But implementing a strategy once is not enough. This is his third step, continuous improvement within the organization. Bhatia advises clients to simulate incidents or conduct tabletops and have everyone discuss how to approach and deal with different possible scenarios.
The fourth step is to quantify risk. Organizations need to understand the economic impact in the event of a cyberattack. It measures an organization’s ability to respond by understanding the economic risks of cyberattacks that are unique to its industry, making sufficient investments to mitigate those risks to a level acceptable to the company, and reducing business disruption. You must have an effective response strategy to limit the amount. As Bhatia recalled, “It’s not a question of when.”
industry at risk
All industries are potential victims of attackers. Industries such as finance, banking, healthcare, and retail are highly regulated. This means having a cybersecurity program with controls and maintaining good “cybersecurity hygiene.”
Industries such as manufacturing and construction have become more dependent on technology than in the past, but regulation has not kept pace. So if attackers can influence global manufacturers, they can often get what they ask for.
“They are losing $1 million a day and the attackers are demanding a ransom of $10 million. [to restore functionality]On the fourth day or so, the executive team will consider paying the extortion amount if it helps solve the problem,” Bhatia suggested as a highly likely scenario.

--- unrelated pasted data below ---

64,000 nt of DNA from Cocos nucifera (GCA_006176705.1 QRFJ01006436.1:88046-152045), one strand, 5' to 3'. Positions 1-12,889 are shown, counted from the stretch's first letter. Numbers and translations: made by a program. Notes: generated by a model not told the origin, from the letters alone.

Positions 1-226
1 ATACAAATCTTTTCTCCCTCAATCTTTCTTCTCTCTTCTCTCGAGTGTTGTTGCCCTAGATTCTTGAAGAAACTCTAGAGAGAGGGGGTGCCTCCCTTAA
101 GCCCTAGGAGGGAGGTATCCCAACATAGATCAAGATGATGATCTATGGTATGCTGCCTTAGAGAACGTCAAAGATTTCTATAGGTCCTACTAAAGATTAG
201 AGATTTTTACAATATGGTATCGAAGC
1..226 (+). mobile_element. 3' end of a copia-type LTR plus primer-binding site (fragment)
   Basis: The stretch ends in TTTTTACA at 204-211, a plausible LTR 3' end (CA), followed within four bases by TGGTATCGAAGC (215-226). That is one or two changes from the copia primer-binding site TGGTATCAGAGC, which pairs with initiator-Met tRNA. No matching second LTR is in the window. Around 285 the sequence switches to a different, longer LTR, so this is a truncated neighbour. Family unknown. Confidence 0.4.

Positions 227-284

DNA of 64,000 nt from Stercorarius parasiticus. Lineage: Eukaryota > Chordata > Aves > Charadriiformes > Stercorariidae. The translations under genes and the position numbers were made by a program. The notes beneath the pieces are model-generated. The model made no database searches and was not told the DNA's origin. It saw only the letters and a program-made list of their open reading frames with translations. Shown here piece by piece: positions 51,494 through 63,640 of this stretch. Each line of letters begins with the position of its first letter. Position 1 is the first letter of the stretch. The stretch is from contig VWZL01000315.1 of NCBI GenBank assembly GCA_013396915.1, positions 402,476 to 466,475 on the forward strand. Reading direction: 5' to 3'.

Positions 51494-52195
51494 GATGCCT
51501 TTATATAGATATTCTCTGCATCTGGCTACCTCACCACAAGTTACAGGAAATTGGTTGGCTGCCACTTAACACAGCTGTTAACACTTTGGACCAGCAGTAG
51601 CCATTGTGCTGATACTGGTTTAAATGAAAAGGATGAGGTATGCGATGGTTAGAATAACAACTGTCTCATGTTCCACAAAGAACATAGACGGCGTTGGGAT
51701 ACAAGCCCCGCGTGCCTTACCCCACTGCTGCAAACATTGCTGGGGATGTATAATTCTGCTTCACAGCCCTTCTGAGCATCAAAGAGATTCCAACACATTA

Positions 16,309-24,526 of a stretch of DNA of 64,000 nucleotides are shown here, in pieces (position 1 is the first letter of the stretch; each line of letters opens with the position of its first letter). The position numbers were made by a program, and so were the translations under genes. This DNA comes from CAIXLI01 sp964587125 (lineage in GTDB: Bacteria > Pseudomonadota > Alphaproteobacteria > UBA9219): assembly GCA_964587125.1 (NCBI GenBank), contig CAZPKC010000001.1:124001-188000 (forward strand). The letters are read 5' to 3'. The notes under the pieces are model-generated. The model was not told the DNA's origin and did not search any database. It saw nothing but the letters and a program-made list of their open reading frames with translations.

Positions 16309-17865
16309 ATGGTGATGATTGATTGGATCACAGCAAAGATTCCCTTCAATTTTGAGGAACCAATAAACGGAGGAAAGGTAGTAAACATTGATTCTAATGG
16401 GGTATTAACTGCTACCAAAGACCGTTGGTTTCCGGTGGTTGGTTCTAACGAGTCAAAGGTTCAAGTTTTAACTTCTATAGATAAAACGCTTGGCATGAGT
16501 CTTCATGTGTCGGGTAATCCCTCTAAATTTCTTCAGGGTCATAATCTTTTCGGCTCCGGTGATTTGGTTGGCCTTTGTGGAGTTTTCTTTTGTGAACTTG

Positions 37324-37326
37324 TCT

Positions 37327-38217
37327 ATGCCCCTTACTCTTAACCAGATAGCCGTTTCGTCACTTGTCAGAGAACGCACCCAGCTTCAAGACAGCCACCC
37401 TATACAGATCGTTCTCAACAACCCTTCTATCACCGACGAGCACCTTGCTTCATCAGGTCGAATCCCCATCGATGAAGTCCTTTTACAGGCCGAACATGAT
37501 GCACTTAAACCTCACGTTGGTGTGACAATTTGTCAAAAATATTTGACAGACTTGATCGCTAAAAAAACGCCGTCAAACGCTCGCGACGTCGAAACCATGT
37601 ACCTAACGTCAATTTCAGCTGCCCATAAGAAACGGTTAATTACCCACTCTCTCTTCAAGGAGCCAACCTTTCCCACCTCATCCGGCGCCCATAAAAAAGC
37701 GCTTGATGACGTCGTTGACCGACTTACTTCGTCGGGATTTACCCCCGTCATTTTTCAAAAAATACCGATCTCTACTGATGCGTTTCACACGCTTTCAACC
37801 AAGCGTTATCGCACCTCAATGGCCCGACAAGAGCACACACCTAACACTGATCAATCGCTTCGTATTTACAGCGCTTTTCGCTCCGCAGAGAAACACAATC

The recent ransomware attack against CommonSpirit Health terrorized the entire healthcare industry, shaking leaders to check in on their cybersecurity programs. “This kind of attack happens at our best. The attacker only has to get it right once. If it happens or we have a configuration issue and the attacker is determined, we continue course until we get in,” Bhatia said.
A successful attack on a particular system does not indicate that the system did not take appropriate precautions, as discussed above. “It’s imperative that organizations in any industry stay aware of what’s going on in their industry,” he warns Bhatia. Organizations should maintain relationships with incident response firms and monitor threat intelligence sources to understand what is happening.
the cost of cyberattacks
The cost of defending against cyberattacks depends on the potential economic impact that can occur. In order to safely insure against attacks, businesses must determine the economic impact of a successful attack.
Cyber insurance is a necessary safeguard, but premiums are rising as attacks become more expensive. Only a few years ago, with no claims or large losses, getting cyber insurance was fairly cheap. Insurance used to be affordable, but that has changed.
“In the cyber insurance market, a lot needs to be done for an organization to have adequate protection. Now insurers want certain controls in place before an organization can qualify,” he said. Bhatia said. “The market is really tough right now. Without the appropriate controls that insurers are focusing on to mitigate ransomware and other cyber-related risks, and without the ability to respond quickly, it is good for organizations. It can have unintended consequences.”